Mr. Chairman,


all these emerging Energy and Mining corridors suscitate a number of quite demanding nautical challenges, but I would like to raise a specific one as a final input to this session.


Itís about the intense environmental stresses that all these maritime flows will impose on coastal areas already pressured in various ways (socially, economically and demographically).


During the next 8 years we are poised to watch an unprecedented maritime intensity that, in addition to intense perpendicularities to coasts densely populated by small-boats (fishing, leisure cruisers and cabotage), will inject a powerful fleet of sea-carriers on a Channel of Mozambique already navigated by more than 6,000 mega-carriers (oil, minerals and grains).


I believe that some kind of order has to be attained for the sake of our marine commons.


And this led me to a sympathizing rethinking of a proposition made in the early 2000ís whose objective was the establishment of a technical route in the Channel.


The rational behind the proposal was simple: to deliver modern maritime information and management systems that, together with a strong build-up of technical competences, would offer a substantial improvement on maritime safety.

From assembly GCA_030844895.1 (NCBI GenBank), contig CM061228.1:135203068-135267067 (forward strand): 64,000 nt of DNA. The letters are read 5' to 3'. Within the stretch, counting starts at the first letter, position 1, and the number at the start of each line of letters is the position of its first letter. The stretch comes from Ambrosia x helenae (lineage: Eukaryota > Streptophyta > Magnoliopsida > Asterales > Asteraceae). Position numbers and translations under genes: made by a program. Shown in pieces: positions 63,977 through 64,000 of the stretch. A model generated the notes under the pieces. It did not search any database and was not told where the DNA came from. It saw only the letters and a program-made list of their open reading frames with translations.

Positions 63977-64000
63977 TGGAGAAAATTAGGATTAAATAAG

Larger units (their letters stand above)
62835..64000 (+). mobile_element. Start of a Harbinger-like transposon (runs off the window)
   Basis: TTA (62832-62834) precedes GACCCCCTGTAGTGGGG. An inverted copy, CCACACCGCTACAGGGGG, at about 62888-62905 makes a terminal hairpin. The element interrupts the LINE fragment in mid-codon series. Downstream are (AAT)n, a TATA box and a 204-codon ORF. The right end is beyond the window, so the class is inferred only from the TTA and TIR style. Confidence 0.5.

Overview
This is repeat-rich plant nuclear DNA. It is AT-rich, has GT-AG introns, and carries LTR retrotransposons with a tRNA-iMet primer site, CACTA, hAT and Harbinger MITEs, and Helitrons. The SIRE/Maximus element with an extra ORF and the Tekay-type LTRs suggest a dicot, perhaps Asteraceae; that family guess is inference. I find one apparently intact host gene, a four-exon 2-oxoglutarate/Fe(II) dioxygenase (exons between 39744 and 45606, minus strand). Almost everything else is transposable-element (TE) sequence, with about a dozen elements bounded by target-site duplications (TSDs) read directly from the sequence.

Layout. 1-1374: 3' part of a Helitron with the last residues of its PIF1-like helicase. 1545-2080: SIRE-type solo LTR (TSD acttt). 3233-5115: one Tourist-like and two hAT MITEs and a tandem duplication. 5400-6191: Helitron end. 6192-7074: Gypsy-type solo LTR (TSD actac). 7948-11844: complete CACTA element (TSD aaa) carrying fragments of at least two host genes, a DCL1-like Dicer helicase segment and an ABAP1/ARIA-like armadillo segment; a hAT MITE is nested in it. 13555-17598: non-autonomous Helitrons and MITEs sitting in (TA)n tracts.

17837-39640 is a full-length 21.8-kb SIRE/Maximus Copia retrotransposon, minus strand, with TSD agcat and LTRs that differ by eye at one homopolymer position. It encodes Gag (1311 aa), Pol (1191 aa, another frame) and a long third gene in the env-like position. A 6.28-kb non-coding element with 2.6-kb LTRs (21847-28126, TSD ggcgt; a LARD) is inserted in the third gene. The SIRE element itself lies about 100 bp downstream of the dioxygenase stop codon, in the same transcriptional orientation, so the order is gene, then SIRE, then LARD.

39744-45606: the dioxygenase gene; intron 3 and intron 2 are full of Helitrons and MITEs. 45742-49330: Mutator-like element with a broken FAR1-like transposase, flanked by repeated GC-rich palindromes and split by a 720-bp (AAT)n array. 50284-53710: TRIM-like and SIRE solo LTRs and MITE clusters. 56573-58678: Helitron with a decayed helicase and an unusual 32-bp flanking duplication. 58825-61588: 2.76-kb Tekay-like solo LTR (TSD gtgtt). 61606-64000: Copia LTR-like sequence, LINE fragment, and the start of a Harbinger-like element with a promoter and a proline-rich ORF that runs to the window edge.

I suspect that one of the main reasons why that technical proposition failed to gain the necessary acceptance was the absence or impossibility of dialogue with crucial partners: major extractors, governments and military institutions, and communities as interested and affected parties.


Hence, a final thought: the importance and opportunity of dialogues such as this one proposed by SADSEM/FES cannot be overestimated for the simple reason that, if we start right now, we may still have the chance to attain the maritime standards demanded by the coming Energy and Mining Corridors.


Thank you!

Energy and Mining Corridors 2020

Good Morning

... Coal

Fluvial ideas


natural gas

Mining Extractions

Routes & Dialogues